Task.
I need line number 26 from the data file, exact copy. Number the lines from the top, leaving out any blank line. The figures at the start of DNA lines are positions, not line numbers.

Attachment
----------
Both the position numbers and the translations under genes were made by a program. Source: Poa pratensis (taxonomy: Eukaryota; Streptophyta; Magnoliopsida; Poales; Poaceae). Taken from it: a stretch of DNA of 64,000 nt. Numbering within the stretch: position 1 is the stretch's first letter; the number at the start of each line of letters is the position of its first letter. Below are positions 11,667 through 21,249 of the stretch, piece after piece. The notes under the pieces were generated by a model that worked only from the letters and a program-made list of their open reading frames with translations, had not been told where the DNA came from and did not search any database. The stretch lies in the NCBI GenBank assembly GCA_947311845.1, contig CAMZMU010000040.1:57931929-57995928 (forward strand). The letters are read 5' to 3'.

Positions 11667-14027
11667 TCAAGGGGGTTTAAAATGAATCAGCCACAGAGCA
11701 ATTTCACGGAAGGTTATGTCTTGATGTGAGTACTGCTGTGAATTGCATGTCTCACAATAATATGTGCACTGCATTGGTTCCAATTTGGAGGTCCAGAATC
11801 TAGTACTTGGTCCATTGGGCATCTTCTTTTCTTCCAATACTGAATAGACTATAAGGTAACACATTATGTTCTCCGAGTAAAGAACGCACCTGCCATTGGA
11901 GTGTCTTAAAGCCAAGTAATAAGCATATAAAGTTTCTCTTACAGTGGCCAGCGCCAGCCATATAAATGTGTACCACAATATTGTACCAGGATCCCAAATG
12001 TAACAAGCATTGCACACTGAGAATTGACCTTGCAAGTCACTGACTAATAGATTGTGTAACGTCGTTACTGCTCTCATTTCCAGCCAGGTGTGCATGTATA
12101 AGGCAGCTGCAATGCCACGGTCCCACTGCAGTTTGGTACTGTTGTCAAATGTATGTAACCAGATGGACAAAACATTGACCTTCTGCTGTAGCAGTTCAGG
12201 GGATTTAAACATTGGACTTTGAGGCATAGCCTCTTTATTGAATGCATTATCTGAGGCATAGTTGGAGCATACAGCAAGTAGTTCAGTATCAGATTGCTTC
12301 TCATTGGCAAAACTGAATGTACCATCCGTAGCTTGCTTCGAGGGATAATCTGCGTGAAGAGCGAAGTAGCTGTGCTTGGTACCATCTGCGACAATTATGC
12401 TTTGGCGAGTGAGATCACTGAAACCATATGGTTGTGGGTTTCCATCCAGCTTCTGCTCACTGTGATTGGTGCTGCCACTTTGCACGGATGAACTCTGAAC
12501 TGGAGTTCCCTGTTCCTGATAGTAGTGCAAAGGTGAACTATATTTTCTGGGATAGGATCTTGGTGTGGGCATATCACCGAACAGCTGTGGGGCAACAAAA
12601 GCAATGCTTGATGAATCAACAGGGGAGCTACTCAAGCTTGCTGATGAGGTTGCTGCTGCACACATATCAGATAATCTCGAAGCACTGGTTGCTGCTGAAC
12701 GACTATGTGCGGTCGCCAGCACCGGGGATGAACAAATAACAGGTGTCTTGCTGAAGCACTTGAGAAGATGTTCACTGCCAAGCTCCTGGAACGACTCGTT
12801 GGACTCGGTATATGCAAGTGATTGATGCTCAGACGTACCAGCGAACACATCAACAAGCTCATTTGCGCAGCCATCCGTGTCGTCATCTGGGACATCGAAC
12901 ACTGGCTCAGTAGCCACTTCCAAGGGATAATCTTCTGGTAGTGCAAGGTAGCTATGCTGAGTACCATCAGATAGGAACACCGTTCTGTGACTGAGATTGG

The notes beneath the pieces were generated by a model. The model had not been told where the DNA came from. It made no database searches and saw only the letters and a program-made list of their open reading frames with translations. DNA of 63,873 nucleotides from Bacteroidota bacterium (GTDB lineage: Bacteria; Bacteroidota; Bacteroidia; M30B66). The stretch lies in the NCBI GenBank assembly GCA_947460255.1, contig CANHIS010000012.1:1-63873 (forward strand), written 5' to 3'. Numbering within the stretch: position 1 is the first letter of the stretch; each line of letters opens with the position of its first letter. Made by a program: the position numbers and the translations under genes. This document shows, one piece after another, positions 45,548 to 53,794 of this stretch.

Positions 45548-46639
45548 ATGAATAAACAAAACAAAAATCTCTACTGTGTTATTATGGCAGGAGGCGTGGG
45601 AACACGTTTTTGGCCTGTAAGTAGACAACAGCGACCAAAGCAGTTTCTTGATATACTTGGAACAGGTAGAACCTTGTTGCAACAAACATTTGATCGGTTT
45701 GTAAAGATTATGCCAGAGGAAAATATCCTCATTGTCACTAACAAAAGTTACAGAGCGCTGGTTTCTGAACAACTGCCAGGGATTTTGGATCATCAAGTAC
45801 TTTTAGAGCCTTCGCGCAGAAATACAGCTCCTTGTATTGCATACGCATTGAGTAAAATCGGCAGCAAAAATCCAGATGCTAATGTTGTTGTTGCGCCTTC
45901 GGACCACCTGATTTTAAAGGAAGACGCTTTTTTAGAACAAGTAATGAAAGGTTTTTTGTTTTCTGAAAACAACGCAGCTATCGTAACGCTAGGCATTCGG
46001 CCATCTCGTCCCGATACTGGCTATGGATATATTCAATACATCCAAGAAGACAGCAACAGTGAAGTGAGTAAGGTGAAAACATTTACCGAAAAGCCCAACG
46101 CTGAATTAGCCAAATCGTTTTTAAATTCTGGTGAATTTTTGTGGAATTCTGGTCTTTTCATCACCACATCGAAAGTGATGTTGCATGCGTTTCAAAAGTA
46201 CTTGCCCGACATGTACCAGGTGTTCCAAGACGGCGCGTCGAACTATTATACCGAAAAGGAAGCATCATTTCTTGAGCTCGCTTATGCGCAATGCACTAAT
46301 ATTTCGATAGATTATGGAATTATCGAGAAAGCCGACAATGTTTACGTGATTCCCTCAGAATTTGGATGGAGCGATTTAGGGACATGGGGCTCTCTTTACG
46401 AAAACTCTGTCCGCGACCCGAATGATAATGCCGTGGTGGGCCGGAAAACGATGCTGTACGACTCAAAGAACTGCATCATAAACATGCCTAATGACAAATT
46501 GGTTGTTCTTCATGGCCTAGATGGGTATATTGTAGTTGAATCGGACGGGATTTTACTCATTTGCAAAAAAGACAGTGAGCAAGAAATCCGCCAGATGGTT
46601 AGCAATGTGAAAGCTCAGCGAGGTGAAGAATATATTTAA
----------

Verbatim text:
46201 CTTGCCCGACATGTACCAGGTGTTCCAAGACGGCGCGTCGAACTATTATACCGAAAAGGAAGCATCATTTCTTGAGCTCGCTTATGCGCAATGCACTAAT